- Former Attorney General Backs Ride-Shares
- Uber Settles Background Screening Lawsuit
- Federal Reserve Hacked!
- Colorado Affirmation Repealed
- One More Ban the Box
Former Attorney General Backs Ride-Shares
Former US Attorney General Eric Holder sent letters to officials in Atlanta, Chicago and New Jersey hoping to convince them that companies like Uber and Lyft should leave the FBI Fingerprint Database alone. All three are considering legislation that would require a fingerprint based check for ride-share drivers, but Holder says this is not what the system was created to do.
Holder, whose current law firm represents Uber, says the database was created to aid law enforcement during investigations- not to determine if someone should be eligible for a job. He also points out that the database includes arrest information but doesn’t show if someone was ever actually convicted of a crime. According to the former AG, this deficiency has the potential to hurt black and Hispanic men because statistically they have a higher likelihood of being arrested when they are young.
Uber Settles Background Screening Lawsuit
In yet another Uber story, the ride-sharing giant has agreed to settle a lawsuit that accused the company of firing drivers over information found through unauthorized background searches. The suit was filed in San Francisco by two drivers who say the company obtained consumer background checks on them without getting proper authorization. If approved by the judge, Uber will pay $7.5 million to settle.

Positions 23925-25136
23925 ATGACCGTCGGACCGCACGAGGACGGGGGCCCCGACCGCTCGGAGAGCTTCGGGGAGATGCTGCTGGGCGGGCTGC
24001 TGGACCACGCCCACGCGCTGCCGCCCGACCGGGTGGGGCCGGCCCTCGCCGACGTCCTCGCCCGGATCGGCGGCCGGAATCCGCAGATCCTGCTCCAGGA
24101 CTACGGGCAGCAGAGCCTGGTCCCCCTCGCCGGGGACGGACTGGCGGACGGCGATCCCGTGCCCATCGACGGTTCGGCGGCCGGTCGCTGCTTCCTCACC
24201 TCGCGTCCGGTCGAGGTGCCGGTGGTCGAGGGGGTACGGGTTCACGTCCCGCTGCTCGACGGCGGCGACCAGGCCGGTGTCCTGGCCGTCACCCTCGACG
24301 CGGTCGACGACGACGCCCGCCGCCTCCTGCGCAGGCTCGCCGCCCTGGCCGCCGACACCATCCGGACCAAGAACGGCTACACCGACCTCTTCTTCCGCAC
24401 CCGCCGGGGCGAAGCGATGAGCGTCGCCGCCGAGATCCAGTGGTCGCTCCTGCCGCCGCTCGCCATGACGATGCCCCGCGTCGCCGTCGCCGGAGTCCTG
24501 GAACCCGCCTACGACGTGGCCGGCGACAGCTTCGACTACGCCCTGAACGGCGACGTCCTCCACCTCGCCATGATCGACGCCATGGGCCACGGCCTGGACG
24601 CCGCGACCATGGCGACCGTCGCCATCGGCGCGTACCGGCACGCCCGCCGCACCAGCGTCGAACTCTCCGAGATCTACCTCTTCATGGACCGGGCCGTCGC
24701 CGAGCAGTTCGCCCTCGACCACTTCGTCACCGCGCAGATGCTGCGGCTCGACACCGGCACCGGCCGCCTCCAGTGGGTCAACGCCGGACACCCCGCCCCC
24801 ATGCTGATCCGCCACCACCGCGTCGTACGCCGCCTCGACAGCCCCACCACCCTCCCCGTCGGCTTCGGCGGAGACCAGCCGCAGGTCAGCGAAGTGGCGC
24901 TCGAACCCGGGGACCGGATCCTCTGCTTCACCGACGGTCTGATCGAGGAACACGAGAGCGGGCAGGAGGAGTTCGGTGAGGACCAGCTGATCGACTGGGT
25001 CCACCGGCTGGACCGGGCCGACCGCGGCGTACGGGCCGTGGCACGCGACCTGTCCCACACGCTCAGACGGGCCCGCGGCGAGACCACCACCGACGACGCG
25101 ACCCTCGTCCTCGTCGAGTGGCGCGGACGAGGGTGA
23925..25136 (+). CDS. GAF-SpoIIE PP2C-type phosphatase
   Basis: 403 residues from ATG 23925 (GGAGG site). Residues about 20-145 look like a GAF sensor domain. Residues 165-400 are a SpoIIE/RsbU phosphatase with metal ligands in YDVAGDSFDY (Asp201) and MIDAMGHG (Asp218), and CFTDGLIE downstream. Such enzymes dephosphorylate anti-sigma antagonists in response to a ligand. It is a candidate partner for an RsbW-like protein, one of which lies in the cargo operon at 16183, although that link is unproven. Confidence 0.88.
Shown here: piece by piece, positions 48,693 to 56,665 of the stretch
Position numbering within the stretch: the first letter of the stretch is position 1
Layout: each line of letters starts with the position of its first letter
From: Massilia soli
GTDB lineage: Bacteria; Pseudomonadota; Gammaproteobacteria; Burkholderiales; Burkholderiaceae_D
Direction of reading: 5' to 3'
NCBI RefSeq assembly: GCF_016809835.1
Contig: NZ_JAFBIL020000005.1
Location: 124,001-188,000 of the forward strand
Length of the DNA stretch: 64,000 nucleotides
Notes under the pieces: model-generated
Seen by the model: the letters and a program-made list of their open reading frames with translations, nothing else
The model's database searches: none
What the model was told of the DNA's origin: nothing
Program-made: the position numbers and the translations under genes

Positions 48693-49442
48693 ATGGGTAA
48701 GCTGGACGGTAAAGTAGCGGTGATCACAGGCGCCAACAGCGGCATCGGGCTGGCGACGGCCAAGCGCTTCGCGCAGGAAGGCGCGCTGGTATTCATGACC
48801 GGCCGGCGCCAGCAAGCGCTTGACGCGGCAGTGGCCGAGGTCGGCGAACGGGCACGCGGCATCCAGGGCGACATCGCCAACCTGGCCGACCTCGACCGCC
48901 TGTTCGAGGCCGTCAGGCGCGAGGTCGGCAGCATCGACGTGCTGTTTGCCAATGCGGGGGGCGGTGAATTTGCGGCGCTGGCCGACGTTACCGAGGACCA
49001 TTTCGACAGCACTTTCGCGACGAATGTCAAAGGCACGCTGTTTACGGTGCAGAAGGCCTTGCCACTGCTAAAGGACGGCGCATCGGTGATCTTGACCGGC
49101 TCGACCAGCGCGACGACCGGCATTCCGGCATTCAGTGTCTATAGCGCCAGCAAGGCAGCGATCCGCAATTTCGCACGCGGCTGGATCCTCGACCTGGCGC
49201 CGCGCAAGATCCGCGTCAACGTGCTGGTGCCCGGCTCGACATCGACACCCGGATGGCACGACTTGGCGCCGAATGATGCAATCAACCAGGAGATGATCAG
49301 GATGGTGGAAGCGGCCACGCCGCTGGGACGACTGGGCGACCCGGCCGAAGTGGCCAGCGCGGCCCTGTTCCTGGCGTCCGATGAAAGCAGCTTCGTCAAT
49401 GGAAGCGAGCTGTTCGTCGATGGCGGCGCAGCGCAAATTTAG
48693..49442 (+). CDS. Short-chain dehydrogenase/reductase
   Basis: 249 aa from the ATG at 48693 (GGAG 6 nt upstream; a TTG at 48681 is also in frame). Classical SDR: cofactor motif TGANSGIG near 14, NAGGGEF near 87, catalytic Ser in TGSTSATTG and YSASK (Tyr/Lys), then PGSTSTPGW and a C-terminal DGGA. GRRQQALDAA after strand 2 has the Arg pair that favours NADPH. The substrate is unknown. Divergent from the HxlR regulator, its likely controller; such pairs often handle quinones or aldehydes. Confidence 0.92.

Federal Reserve Hacked!
A report from www.thehill.com reveals that the Federal Reserve faced a multitude of cybersecurity breaches between 2011 and 2015. The Fed’s cybersecurity team logged 310 incident reports. About a third were classified as hacking attempts. Out of those events, information was actually disclosed in 51 incidents. Four incidents in 2012 were specifically classified as espionage. The Fed will not say who hacked the system or if any money or sensitive information were stolen.
Colorado Affirmation Repealed
Colorado employers now have one less form to worry about while onboarding new employees. For years they have been required to fill out not only the federal Employment Eligibility Verification form -- or Form I-9 -- but ALSO a Colorado form that essentially does the exact same thing. As of August 10, 2016 this redundant step will no longer be required. Governor John Hickenlooper signed House Bill 16-1114 into law on June 8th. But just a warning- those Colorado forms MUST be filled out for every hire BEFORE August 10th.
One more Ban the Box
Broward County, Florida has joined the Ban the Box movement. The County Commission voted unanimously to remove the criminal history box from all government employment applications. Applicants may be asked about past criminal records once they are among a pool of potential finalists for a job. Certain jobs at the airport, seaport and those working with vulnerable populations are not included in the ban.
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